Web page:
Stay Safe!

, , , , ,

4 Responses to Why Practice One-Handed Shooting?

  1. Johnny Tanner August 8, 2018 at 8:31 pm #

    Yes sir you are right , I do train with both hands.I always have , you can never till when one will not be usable.It may not be the best thing to do , But I also Draw and fire from the hip.IT’S always best to be able to pull and fire as fast and same as you can.Remember S–T. HAPPENS .If you ever been in that kinda spot you will understand.

  2. Roy L. Richards August 8, 2018 at 9:39 pm #

    Our keys are on a ring and how many times do we while walking across a parking lot slip our finger through the key ring and fiddle with our keys and for get to be aware of just what is going on around us. We all do it at times but I try to remember to be alert. With all the shootings that have been going on some people still shrug it off and say it not going to happen in our little burg that stuff happens down in those other States but it happens up here to in a small rural town in Indiana. We are not safe any where. Seymour Indiana one Sunday morning a preacher was preaching and he saw a person wandering around out in front of the church and then he come inside the front and wondered around a little then went back out side and left.He wasn’t in church close, could have been on some type of drugs and was confused. Too many taking chances.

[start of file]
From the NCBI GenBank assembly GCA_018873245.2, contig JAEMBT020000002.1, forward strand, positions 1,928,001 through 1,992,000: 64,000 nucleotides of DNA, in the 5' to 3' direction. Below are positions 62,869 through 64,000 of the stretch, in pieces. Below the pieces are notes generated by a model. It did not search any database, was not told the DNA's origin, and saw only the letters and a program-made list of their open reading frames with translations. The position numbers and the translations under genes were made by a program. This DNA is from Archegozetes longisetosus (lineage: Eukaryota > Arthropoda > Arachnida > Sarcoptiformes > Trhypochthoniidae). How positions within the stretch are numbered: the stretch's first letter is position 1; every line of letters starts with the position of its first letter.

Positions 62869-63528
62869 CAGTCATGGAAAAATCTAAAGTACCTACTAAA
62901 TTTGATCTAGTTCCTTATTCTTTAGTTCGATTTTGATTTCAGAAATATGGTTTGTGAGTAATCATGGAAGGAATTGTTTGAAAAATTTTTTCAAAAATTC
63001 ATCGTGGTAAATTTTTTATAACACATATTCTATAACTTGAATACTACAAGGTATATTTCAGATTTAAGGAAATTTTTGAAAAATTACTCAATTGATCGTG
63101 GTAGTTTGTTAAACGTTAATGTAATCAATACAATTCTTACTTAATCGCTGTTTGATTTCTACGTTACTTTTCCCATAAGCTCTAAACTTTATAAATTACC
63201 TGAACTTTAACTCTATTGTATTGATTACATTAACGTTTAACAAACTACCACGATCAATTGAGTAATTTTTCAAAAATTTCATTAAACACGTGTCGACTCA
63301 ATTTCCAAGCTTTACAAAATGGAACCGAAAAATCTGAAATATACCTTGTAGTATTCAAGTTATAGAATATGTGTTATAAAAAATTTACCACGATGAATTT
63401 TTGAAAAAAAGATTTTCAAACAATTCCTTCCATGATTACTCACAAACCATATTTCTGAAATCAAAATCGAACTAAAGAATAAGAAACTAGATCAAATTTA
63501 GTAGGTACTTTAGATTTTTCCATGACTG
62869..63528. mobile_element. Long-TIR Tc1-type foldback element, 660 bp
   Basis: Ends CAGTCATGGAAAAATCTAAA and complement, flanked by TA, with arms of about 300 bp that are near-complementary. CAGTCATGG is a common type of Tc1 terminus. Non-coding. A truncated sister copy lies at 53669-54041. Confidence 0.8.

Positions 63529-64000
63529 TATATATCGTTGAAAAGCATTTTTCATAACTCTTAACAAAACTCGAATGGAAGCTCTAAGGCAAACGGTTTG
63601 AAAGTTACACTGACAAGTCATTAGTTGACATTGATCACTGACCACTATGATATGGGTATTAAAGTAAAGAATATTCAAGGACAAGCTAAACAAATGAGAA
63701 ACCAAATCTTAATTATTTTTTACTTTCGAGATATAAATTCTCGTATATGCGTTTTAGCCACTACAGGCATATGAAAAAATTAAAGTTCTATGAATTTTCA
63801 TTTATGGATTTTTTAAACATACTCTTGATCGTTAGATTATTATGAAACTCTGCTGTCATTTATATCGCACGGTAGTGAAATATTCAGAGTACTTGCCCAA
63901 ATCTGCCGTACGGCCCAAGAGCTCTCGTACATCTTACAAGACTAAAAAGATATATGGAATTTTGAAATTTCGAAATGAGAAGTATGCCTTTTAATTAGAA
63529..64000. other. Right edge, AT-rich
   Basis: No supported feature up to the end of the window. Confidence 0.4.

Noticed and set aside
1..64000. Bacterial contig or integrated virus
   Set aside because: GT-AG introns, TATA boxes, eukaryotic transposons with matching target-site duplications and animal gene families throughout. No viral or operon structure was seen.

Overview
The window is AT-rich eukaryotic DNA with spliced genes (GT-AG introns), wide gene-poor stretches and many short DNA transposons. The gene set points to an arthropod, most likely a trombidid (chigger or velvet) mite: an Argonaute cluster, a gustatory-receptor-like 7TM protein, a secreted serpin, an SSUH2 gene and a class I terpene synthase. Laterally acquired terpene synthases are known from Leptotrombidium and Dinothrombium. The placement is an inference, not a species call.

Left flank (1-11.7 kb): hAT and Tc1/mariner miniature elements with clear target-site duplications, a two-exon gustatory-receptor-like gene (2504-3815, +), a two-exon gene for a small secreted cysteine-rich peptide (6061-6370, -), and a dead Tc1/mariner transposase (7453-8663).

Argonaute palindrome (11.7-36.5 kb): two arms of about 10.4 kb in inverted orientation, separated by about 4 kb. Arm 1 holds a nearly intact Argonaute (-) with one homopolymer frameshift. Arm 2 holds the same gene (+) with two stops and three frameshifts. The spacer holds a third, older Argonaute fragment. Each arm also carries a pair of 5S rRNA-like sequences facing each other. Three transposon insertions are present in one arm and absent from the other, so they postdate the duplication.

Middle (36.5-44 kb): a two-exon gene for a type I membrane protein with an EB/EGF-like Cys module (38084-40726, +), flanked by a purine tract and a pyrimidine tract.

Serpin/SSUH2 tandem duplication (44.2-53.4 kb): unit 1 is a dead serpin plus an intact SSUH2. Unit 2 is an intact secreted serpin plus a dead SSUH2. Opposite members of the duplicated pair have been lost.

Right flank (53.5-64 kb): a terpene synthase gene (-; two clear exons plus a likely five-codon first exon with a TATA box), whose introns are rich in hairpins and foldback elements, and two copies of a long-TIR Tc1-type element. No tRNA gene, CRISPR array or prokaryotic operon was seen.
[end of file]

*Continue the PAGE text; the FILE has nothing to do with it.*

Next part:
3. barry August 9, 2018 at 9:00 am #

    good points I am not very good at doing this on a regular basis so thanks for the reminder. I bet I only practice a 1/4 of the time when I got to the range mostly because I usually take someone w/ me and spend a lot of time w/ them. I thing i do know if you are a right hander and shooting w/ your left hand and using your right hand for support make sure your right thumb is in the correct place when shooting w/your left hand or you will need a band aid. It is not natural so its easier to use just one hand instead of both.

  4. caliman64 August 19, 2018 at 7:25 am #

    Very good stuff. I have practiced shooting one handed with either hand, but not nearly as much as I should have. Thank you for the reminder of why this is an important skill to develop.

Leave a Reply

All comments are moderated to ensure compliance with our community guidelines